Why Should I Meditate?

“Unless we are mindful we live our lives habitually, not
noticing our motivations and intentions.” — Om Prakash, Ph.D.

I have on occasion been asked, “Why should I meditate?”  Many people are shocked to find my answer is, simply, “You already know, you just need to realize it.”  Chances are you already meditate and simply do not realize you are meditating.  Popular media teaches us that meditation requires a special sitting position, candles, incense, and possibly odd sounds being chanted in the background.  It is true that this is meditation, but it is only a form of the true nature of meditation.  When you stop what you are doing to feel a cool breeze or smell a bouquet of flowers, you are meditating.  When you stop to pray, you are meditating.  When you take a slow, deep breath to calm your emotions, you are meditating.  When you disconnect from the emotionally reactive autopilot that most of us run our lives on, you are meditating.  The more proper question should be, “How can I learn to make meditation a more powerful influence in my life?”  That question can be answered.

Many of us run on an emotionally reactive autopilot, going about our day almost entirely unaware of ourselves and our surroundings and calling our inability to acknowledge the present by strange labels such as “multi-tasking”.  In truth, we are only capable of doing one thing at a time — we are incapable of actual multi-tasking.  The illusion stems from the fact that our minds are capable of switching between tasks so seamlessly that we begin to believe that we are doing more than one thing at a time.  When generally alert our mind accomplishes between twelve and thirty tasks per second and is capable of sustaining upwards of one hundred tasks per second for short periods of time.  This burst of speed does not come without a cost, a cost usually measurable in gradually intensifying stress that comes from the pressure we place on ourselves to perform.  While the mind is capable of this speed of task, we are incapable of processing these tasks when we switch focus rapidly between types of tasks.  The end result can be a loss of the things we have processed, such as occurs when you are driving a car while thinking and suddenly realize you’ve passed your turn or have driven for miles without realizing it, or an overstimulation that leads to stress and anxiety.  To prevent these things from happening we must learn to slow the mind down — a feat accomplishable through meditation.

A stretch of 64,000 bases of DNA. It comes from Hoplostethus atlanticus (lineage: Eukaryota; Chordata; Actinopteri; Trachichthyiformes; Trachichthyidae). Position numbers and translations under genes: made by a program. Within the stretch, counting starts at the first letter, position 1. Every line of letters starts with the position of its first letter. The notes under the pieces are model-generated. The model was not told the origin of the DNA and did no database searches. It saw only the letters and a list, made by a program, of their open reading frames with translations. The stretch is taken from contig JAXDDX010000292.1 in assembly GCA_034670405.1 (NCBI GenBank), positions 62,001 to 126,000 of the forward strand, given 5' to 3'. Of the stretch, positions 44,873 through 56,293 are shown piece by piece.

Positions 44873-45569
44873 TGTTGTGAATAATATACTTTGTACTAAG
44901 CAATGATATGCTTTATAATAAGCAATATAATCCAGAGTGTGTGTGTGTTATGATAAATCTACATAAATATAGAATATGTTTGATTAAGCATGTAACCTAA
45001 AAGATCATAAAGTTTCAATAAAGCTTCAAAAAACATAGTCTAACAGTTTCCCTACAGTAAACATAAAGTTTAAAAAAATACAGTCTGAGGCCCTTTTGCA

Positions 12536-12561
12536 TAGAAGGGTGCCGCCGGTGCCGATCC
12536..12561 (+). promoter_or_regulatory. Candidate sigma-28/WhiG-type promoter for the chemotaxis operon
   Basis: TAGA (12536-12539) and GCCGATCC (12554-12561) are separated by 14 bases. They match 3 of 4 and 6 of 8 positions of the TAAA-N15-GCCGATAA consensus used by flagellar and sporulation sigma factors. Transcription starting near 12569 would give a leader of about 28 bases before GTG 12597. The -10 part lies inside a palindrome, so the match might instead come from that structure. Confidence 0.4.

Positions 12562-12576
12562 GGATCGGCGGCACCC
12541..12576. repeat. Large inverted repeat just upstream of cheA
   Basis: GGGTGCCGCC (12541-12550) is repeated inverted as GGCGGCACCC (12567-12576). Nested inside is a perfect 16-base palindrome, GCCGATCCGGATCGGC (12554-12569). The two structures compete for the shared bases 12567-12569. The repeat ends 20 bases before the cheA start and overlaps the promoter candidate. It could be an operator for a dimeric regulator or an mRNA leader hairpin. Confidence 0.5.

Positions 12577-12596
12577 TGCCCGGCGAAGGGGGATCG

Western psychology and neurology teaches us five basic mental states:

  • Gamma (30-100 Hz): State where the mind is using higher cognitive functions, an “intense” state of activity that is usually mentally draining
  • Beta (12-30 Hz): State where the mind is alert and working, the “normal” state when awake
  • Alpha (8-12 Hz): State where the mind is relaxed, can be achieved through light meditation
  • Theta (4-7 Hz): State where the mind is very relaxed, usually achieved when you are drowsy, can be achieved through moderate meditation
  • Delta (0-4 Hz): State where the mind is extremely relaxed, usually achieved when you are asleep, can be achieved through depth meditation

Stress and anxiety tend to negatively affect our sleep patterns, causing insomnia and/or hypersomnia that usually results in an increase in stress and anxiety.  Hypersomnia may seek to achieve the lower mental states more often to counteract the higher states caused by the stress  while insomnia may be caused by such an intensity of stress and anxiety that the mind is unable to slow down on its own.  We can choose to take command of this process by becoming in tune with ourselves — we do this through our breath.

Breath is life, without breath there is no life.  Our body knows this, our mind knows this and resultantly we know this to be true.  A body that fights for breath is a body that fights for life.  Have you ever noticed that when angry, scared or exercising your body becomes more aware and your breathing becomes faster?  have you ever noticed that when you cease exercising or the anger or fear dissipate that your breathing becomes slower?  These natural reactions are a two way street, we can control the body through conscious control of our breath.  We can gain control of our breath to become grounded.  Slow the breath to slow the body, slow the body to slow the brain, slow the brain to slow the mind and slow the mind to find peace.  This is the beginning of meditation.